Hugh Downs (former television news personality and current chairman of the board of governors of the NSS)
He reminisced about NASA’s “glory days” when a leader like von Braun could make design decisions on the spot. Downs claimed that Werner saw the original Saturn V design with four engines, and suggested they add a fifth. There were no trade studies, no review committees, no cost-benefits trades, just a brilliant engineer with the freedom to get things done. Downs also talked about the early days of the National Space Society including how George Whitesides helped get it going.

George Whitesides (CEO and president of Virgin Galactic)
He talked about how Virgin wants to put more people into space. While he acknowledged these are suborbital flights, he avoided noting (until asked) that it is only for two minutes. He tried to make a case that these are exciting times for space development right now, with SpaceX proving their new capabilities and Virgin close to proving out the market for tourist flights into space. Just how this fits in with the theme of the symposium (“Why are we stuck in low Earth orbit?”), when Virgin doesn’t even GET to orbit was a bit puzzling to me. I’m all for rich people wanting to take their joy rides, and maybe this advances cheaper access to space, but I don’t see how suborbital tourist rides gets us closer to settlements off the Earth. Perhaps it can establish a space tourist market that can evolve into a LEO business, thus driving down launch costs. Whitesides did mention that Virgin Galactic has plans for orbital vehicles but that is a long way off.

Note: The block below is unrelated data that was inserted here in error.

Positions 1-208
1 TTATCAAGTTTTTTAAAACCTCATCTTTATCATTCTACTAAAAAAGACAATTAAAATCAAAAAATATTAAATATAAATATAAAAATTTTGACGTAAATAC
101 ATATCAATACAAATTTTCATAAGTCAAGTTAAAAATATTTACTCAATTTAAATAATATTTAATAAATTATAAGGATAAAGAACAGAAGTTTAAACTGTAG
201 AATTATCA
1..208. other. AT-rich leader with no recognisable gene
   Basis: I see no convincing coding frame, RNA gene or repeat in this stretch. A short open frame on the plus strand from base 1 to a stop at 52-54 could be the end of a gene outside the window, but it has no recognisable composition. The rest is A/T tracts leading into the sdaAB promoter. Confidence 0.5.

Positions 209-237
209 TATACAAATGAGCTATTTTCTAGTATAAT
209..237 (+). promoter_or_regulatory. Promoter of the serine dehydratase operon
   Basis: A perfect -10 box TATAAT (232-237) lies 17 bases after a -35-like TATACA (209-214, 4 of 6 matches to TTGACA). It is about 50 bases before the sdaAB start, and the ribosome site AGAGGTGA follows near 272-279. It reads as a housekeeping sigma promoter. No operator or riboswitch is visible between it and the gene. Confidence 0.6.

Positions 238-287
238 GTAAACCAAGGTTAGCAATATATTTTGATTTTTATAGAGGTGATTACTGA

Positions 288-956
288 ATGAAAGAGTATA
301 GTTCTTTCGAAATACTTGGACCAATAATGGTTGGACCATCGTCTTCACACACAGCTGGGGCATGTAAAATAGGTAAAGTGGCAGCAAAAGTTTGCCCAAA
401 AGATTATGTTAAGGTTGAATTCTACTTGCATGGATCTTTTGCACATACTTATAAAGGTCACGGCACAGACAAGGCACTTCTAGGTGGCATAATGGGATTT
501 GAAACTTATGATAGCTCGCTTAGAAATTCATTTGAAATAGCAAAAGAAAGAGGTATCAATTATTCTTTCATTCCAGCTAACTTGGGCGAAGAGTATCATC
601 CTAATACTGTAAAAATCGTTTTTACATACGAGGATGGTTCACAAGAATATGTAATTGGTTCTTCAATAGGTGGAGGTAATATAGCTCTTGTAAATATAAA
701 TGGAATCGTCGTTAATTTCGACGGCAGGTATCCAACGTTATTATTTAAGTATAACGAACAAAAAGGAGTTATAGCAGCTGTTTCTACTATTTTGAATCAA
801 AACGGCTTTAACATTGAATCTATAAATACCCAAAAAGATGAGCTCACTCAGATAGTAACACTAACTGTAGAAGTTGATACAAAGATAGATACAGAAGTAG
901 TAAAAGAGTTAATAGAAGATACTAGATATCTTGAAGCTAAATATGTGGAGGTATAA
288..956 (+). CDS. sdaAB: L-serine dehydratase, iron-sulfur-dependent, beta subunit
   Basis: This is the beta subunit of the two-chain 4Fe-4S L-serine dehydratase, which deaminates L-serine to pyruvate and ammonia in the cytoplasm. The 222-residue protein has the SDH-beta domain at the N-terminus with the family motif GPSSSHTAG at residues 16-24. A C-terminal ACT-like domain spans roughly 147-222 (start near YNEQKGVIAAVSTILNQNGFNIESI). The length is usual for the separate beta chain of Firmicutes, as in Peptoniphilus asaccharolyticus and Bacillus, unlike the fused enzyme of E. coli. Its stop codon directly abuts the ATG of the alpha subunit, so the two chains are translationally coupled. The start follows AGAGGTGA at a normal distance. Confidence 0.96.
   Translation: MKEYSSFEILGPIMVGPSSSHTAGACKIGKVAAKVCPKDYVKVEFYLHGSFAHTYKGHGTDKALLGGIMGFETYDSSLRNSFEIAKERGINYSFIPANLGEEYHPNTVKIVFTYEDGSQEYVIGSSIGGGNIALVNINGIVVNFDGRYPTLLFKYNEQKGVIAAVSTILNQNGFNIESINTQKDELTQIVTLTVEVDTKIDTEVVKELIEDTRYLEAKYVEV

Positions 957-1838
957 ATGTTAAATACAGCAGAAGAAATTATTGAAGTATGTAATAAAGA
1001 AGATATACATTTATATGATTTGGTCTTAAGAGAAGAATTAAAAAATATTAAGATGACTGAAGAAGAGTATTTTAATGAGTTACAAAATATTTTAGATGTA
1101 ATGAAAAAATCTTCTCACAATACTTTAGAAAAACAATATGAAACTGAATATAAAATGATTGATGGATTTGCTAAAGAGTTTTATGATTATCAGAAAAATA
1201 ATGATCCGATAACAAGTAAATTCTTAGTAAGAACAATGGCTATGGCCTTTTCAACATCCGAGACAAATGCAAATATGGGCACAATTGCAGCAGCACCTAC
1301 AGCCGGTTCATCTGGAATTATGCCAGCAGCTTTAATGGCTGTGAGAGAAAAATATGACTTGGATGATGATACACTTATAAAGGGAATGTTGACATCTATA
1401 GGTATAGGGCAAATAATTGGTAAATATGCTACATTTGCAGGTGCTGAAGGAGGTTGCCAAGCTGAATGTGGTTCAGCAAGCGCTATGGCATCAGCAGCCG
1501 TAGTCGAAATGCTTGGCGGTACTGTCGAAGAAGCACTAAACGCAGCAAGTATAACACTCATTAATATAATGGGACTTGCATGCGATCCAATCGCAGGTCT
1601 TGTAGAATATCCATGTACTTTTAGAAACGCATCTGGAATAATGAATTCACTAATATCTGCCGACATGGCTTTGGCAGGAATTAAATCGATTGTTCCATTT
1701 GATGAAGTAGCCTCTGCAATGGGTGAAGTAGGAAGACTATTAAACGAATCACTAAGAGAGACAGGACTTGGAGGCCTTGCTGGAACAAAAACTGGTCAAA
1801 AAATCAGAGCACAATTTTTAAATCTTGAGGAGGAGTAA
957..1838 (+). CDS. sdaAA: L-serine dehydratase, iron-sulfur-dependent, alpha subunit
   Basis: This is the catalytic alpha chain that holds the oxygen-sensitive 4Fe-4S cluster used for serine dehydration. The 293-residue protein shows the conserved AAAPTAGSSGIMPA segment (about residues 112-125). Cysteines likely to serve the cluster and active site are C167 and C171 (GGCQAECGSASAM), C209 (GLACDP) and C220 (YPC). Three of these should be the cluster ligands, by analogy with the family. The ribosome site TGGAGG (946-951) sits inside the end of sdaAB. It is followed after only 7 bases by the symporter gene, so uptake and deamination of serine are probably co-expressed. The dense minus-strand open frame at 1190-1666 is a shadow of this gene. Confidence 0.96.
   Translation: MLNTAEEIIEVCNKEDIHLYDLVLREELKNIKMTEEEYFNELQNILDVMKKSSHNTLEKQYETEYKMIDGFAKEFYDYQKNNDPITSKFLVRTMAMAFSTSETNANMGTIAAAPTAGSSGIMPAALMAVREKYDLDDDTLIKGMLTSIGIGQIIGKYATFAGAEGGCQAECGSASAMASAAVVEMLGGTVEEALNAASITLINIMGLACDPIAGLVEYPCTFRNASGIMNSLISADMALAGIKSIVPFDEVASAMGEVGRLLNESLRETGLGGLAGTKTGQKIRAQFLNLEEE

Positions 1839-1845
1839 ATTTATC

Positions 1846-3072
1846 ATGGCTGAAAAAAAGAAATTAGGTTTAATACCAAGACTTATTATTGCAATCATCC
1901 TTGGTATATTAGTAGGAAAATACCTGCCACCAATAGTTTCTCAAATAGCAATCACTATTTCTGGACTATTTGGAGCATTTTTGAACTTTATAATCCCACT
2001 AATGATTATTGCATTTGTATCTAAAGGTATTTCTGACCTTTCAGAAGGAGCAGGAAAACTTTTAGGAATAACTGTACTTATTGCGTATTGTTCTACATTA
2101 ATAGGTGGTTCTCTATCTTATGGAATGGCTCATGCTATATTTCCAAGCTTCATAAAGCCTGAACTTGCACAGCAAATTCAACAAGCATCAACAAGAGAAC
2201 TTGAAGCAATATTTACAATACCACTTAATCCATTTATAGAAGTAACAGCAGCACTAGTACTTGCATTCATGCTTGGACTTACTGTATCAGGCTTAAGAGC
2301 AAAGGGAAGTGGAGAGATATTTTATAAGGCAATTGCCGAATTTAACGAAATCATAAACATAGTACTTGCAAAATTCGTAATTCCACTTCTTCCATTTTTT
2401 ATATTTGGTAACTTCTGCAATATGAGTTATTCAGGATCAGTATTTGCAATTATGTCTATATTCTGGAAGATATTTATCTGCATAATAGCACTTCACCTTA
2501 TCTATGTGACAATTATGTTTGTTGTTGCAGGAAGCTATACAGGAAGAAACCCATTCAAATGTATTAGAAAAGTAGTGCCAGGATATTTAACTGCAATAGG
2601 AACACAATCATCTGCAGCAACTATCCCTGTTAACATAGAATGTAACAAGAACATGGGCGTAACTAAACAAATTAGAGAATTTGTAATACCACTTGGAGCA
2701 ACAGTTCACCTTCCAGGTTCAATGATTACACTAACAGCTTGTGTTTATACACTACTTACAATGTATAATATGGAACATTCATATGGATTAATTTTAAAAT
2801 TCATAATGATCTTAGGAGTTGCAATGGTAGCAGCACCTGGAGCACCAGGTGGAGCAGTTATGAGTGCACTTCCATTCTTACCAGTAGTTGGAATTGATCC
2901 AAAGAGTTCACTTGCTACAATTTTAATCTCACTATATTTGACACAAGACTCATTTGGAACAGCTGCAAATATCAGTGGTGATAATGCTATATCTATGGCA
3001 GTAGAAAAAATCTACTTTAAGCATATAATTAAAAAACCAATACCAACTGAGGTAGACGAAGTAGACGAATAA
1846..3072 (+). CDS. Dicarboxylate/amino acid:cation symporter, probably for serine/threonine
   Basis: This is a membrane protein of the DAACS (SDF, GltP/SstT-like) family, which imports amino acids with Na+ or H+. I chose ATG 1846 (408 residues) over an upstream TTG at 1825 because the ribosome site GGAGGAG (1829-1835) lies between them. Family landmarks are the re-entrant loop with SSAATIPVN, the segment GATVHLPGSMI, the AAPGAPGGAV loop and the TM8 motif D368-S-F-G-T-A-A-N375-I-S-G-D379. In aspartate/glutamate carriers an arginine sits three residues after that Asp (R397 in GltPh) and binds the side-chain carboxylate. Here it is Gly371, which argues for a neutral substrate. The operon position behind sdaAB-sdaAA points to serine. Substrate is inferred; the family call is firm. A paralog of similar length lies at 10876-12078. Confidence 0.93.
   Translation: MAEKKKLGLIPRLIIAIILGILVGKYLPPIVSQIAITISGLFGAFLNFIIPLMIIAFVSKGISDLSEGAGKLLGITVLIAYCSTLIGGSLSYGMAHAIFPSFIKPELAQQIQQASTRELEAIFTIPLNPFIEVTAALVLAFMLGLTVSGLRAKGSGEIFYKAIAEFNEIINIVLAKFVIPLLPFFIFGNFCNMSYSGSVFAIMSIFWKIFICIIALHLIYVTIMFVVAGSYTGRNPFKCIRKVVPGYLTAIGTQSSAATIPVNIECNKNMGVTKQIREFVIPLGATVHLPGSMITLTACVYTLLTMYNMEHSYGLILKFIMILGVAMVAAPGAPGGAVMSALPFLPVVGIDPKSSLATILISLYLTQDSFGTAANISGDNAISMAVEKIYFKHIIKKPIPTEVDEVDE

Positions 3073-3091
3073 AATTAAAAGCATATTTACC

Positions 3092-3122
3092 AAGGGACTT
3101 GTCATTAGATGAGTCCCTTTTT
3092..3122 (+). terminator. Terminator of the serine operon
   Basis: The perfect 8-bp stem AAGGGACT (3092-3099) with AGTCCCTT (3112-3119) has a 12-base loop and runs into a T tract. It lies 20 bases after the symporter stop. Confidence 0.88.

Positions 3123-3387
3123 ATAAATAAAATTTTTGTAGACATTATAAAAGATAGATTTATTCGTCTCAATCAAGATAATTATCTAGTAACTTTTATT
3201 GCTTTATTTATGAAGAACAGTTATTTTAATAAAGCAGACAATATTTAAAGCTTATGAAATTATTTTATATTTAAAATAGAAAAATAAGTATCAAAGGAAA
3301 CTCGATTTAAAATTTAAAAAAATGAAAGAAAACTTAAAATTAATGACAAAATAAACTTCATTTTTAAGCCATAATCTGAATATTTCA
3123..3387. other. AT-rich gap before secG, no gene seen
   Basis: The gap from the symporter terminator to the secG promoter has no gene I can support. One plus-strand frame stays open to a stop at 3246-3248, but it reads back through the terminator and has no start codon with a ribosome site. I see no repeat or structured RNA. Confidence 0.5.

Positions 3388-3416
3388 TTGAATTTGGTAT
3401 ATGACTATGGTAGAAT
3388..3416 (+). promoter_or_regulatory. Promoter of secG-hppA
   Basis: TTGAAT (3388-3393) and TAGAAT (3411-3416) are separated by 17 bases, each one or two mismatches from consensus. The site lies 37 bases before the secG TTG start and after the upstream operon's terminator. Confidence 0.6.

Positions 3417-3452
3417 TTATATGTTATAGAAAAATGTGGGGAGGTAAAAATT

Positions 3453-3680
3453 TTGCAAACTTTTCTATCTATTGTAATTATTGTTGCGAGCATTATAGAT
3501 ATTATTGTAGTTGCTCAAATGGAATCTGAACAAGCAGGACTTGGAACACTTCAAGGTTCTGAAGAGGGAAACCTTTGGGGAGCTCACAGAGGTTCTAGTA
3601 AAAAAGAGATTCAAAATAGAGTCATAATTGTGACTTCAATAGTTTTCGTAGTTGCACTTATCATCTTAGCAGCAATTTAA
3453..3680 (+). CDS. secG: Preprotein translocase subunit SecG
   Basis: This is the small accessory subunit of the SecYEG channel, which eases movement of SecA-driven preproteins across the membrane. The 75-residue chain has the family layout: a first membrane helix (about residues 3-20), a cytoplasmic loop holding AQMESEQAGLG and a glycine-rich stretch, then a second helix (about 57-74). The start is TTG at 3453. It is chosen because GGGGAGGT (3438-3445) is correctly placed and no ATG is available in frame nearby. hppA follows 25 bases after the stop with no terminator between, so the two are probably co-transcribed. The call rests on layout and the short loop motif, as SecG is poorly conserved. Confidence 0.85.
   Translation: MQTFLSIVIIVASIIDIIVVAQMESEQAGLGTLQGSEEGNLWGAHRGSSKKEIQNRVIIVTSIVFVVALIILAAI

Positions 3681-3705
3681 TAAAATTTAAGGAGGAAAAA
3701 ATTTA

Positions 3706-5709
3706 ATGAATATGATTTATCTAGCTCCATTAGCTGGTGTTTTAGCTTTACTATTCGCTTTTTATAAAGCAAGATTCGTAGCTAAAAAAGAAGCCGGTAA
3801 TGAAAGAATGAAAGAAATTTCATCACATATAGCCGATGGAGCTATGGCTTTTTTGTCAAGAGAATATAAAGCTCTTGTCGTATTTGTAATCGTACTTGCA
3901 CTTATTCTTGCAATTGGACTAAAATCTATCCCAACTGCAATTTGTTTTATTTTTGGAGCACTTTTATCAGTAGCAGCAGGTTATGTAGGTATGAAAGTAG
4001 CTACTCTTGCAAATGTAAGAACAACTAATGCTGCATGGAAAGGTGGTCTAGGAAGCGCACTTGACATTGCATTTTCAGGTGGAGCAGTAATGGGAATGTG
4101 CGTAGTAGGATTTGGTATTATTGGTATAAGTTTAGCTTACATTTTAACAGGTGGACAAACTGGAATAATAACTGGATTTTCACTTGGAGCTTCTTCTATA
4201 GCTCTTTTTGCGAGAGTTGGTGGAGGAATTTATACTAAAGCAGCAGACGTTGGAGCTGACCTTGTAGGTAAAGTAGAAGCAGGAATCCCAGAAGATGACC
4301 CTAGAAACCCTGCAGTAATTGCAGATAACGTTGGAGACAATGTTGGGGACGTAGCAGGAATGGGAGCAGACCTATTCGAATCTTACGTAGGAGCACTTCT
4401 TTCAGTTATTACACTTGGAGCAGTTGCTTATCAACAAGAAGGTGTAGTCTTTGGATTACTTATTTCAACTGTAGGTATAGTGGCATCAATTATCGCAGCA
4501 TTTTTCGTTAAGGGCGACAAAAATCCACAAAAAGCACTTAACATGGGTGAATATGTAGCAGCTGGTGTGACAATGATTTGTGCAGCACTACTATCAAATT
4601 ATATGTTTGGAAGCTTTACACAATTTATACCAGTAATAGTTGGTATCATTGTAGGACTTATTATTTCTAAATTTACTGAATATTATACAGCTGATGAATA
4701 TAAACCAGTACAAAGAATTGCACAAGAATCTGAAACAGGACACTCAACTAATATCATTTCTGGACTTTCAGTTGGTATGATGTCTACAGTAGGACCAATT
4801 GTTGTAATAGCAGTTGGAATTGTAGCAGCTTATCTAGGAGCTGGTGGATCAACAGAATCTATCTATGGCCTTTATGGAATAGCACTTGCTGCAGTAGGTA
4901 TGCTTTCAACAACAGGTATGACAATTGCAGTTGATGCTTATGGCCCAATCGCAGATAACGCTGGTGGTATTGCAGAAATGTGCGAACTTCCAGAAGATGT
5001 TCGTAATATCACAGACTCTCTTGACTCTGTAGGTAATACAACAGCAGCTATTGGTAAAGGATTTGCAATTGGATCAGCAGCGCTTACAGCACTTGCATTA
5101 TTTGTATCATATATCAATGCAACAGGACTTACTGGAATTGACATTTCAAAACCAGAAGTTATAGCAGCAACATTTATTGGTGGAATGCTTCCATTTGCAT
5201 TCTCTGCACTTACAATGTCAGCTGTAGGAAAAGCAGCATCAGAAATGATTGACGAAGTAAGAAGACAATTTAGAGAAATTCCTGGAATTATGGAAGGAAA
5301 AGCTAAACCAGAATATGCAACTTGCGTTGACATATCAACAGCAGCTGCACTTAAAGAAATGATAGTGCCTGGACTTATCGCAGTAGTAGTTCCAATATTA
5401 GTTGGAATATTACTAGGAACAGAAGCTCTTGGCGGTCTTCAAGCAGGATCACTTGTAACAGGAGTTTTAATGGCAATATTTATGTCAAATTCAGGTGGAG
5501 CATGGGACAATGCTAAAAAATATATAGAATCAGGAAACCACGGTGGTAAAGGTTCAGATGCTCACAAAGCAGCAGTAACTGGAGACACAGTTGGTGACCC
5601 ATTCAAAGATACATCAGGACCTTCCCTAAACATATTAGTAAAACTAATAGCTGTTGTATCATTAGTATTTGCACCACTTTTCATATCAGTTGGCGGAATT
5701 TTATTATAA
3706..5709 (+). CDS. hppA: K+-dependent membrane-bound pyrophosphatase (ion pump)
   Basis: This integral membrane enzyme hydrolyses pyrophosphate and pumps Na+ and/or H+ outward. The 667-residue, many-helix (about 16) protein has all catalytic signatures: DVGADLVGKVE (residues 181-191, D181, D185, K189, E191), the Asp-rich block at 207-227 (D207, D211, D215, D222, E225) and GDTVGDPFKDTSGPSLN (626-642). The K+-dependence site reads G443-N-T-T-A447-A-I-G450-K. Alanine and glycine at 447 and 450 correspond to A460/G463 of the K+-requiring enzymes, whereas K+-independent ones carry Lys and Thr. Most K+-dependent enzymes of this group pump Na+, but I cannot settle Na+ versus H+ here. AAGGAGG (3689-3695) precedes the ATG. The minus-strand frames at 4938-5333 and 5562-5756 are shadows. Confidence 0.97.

Ed Finn (Director, Center for Science and the Imagination)
This center (http://csi.asu.edu) was one of the co-sponsors of this event and they had a few minutes to introduce themselves. A simple statement of their charter is to connect science and the arts. One of their efforts is to bring together scientists and engineers with science fiction writers. It’s another example of ASU president Michael Crow’s adventures in collaborations across disciplines.

Kip Hodges (Director, ASU School of Earth and Space Exploration)
He talked about collaboration between humans and robots in future space exploration from the perspective of a field geologist. His main point was that robots are unlikely to ever be as good as humans for exploration. Human cognition will always be superior to autonomous machines, but there is plenty of room for working together. The problem is latency, or the time it takes to communicate with a teleprescence on another world. Until we figure that out, robotic exploration will be slow and inefficient.